Taxpayer sold forty of its vehicles through Berman during the fiscal year 1951. The net gain to taxpayer was $16,323.53.For the fiscal year 1952, forty-five vehicles were sold resulting in a net gain to taxpayer of $33,247.31. Each unit sold had been held by taxpayer for a period in excess of six months and was subject to an allowance for depreciation.
As earlier stated, the Tax Court made the factual finding that the vehicles sold constituted "* * * property held primarily for sale to customers in the ordinary course of petitioner's trade or business, and the gain from the sales thereof is taxable as ordinary income."
With respect to that finding it must be noted it was in the nature of an ultimate finding of fact and since such finding is but a legal inference from other facts it is subject to review free of the restraining impact of the so-called "clearly erroneous" rule applicable to ordinary findings of fact by the trial court, as we recently held in Curtis Co. v. Commissioner, 3 Cir., 1956, 232 F.2d 167. To the same effect see Smith v. Commissioner, 5 Cir., 1956, 232 F.2d 142.
With respect to the question as to whether or not taxpayer held the property primarily for sale to customers in the ordinary course of its trade or business, the Commissioner contends that "primarily" means "substantial" or "essential" rather than "principal" or "chief". In Rollingwood Corp. v. Commissioner, 9 Cir., 1951, 190 F.2d 263, 266-267, the Commissioner's definition was adopted.Rollingwood was one of the numerous war-time housing operation cases where individuals normally in the business of selling houses were required to turn to rental activities due to war-time restrictions.Anticipation of selling activities with respect to the rental housing is an important consideration in many of these cases, so that the dual purpose of rental and sale is quite an inseparable factor in determining for what purpose the property is "primarily" held. Whether "primarily" means "substantial" or "principal" is not dispositive of the question, and attempts to seek an alternative definition of the statutory word is an illusive guide to the solution of a problem which must rest upon the variation of facts presented. Semantic excursions are often necessary to formulate a working guide under inexplicit statutory phrasing; however, words are seldom meaningful unless their application to the facts is for the purpose of more clearly posing the question, not answering it.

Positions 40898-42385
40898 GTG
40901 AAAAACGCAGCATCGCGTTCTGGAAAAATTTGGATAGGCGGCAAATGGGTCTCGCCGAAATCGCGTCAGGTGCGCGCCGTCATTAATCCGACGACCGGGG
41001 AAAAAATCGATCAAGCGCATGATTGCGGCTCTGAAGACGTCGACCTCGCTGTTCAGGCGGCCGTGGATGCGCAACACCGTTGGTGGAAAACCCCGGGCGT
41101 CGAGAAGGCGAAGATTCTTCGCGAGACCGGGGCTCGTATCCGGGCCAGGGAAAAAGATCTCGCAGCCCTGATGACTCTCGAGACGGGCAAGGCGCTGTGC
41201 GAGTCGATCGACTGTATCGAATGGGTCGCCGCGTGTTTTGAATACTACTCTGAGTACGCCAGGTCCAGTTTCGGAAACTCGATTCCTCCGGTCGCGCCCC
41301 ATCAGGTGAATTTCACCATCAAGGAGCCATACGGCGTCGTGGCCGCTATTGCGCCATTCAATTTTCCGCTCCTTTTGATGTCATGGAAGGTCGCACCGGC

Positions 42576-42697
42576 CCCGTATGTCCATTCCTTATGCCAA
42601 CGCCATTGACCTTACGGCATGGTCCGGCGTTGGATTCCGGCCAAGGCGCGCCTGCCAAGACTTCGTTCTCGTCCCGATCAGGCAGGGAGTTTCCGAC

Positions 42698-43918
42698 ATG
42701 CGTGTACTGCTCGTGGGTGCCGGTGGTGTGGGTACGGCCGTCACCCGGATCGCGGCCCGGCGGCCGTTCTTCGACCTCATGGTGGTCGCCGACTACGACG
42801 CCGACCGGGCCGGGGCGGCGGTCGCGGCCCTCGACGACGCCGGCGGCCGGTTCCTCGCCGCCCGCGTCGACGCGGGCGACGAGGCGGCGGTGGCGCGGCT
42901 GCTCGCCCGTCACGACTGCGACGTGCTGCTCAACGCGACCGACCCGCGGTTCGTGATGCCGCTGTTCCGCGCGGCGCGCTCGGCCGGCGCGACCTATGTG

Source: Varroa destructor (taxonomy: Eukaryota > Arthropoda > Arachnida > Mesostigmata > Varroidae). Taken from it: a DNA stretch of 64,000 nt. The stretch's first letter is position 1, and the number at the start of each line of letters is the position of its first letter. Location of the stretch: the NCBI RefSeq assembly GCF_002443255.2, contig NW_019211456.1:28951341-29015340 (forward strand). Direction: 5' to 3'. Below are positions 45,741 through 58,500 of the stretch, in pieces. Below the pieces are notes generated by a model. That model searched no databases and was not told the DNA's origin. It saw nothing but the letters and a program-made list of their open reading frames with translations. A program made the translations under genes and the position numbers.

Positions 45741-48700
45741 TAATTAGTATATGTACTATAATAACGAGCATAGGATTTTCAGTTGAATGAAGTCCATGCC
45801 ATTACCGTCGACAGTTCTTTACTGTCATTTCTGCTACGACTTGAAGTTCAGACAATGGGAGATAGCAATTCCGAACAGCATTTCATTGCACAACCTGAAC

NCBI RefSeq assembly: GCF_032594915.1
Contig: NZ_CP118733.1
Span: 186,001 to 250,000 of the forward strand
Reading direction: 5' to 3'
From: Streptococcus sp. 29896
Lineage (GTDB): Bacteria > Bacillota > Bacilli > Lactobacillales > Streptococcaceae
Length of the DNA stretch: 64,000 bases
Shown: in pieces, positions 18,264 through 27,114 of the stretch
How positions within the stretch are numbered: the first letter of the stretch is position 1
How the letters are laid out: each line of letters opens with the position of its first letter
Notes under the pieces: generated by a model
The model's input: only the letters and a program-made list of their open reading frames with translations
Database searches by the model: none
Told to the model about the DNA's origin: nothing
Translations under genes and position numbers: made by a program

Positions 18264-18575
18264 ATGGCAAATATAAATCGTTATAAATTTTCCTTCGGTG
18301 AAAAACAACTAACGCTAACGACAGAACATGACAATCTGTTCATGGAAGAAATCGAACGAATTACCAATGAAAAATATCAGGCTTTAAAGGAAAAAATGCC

The basic problem is whether, as the Commissioner contends, the property was acquired for the dual purpose of leasing for a period substantially less than its useful life, and thereafter selling; or, as the taxpayer urges, its purchase, use and ultimate disposition were directed to the single purpose of the operation of a truck rental business. We are here concerned with a going operation which involves continuous rental, purchase and sale, and the determinative factor is the purpose for which the property was held at the time of its acquisition and during the period of its use. United States v. Bennett, 5 Cir., 1951, 186 F.2d 407; Latimer-Looney Chevrolet, Inc., 1952, 19 T.C. 120. The final sale of the property can only be decisive if the taxpayer's business was operated with the final gains from the sale of the vehicles as a determining business purpose. We think the record supports the taxpayer's contention that the acquisition, use and disposition of its equipment was consistent with the business purpose of vehicle rental and not vehicle sale.
With respect to the acquisition of the property, it is critically significant that the taxpayer never purchased a vehicle until a leasing arrangement had been made and that the type of vehicle so purchased was dictated by the particular requirements of the lessee. As earlier stated, taxpayer carried no inventory or stock of equipment.